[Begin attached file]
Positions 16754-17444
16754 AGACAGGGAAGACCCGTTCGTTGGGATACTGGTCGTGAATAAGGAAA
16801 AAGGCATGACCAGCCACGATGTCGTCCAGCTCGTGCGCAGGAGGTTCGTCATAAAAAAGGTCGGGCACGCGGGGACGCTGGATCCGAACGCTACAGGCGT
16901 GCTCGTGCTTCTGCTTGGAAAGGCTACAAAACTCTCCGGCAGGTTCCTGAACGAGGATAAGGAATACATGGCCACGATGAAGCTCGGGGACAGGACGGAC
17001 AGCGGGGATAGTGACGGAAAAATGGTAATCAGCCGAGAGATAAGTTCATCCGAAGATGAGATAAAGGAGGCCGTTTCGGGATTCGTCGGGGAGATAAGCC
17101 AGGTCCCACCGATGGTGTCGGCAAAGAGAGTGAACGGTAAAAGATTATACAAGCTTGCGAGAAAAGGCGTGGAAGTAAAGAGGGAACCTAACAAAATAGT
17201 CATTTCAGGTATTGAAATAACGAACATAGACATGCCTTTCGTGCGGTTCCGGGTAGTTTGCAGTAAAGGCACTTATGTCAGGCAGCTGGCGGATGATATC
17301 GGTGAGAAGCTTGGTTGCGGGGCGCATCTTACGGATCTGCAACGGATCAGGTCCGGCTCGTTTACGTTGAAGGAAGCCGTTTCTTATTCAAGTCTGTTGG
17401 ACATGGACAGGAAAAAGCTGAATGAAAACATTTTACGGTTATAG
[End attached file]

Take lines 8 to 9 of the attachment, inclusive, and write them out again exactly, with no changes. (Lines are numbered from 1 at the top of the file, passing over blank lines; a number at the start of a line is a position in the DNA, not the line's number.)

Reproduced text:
17301 GGTGAGAAGCTTGGTTGCGGGGCGCATCTTACGGATCTGCAACGGATCAGGTCCGGCTCGTTTACGTTGAAGGAAGCCGTTTCTTATTCAAGTCTGTTGG
17401 ACATGGACAGGAAAAAGCTGAATGAAAACATTTTACGGTTATAG